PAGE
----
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When you go to get a loan, it's your credit score that determines the rate -- or is it? With most banks paying their sales consultants higher commission for higher rates, you can't always be sure that you're getting the best deal on a loan. The purpose of this site is to educate you on myriad topics of managing debt.
Almost every day, you make some sort of financial transaction that requires you to make an "educated decision". On this web site, we have put toghther some info on myriad topics such as: shopping for a mortgage or car loan, checking the rating or accuracy of your credit report, dealing with those pesky debt collectors, or searching for ways to protect your private financial information.
Credit is a heck of a lot more than a piece of plastic you whip out of your purse or wallet .The resources on this site can help you become a more informed consumer.
By the way, as we note on the links page, the best source for no-BS credit information, for folks living in the U.S., is the Federal trade Commission FTC's web site. It offers far better advice than any private or commercial web site -- including ours! On the FTC site, you can also find compliance requirements for businesses, and information about the FTC’s recent law-enforcement actions.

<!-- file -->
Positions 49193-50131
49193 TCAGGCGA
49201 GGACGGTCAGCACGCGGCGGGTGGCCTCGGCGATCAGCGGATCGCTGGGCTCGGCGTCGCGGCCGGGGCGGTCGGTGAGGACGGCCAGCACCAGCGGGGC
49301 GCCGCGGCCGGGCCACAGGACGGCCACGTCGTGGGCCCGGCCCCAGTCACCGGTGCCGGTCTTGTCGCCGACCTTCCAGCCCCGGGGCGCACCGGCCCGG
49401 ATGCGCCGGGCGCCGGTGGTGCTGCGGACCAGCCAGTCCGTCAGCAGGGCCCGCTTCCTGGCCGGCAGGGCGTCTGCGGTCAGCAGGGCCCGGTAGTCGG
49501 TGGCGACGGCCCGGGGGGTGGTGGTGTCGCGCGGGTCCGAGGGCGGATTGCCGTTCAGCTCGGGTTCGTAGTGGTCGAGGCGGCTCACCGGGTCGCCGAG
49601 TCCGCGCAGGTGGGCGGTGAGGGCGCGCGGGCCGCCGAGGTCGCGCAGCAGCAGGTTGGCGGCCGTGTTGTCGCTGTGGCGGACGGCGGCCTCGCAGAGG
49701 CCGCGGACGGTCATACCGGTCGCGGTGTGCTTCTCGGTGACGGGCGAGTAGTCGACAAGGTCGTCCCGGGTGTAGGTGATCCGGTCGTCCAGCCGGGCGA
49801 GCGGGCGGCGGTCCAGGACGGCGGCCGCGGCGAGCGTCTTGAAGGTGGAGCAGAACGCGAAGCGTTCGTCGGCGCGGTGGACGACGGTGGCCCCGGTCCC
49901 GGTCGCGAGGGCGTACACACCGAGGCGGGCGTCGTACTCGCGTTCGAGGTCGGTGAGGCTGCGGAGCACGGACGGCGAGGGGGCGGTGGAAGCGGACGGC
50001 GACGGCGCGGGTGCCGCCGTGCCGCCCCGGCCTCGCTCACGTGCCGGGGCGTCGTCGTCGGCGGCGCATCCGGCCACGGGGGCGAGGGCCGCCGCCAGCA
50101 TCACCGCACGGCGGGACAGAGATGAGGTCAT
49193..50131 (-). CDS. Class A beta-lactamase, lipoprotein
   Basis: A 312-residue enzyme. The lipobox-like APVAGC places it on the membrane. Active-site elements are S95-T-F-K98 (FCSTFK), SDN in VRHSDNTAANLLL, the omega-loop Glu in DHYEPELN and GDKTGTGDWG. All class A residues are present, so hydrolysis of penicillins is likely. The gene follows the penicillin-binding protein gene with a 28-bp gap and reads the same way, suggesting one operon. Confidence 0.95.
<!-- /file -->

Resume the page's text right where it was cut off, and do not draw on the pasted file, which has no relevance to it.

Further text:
"...requires each of the nationwide consumer reporting companies — Equifax, Experian, and TransUnion — to provide you with a free copy of your credit report, at your request, once every 12 months. The Federal Trade Commission (FTC), the nation's consumer protection agency, has prepared a brochure, Your Access to Free Credit Reports, explaining your rights under the FCRA and how to order a free annual credit report."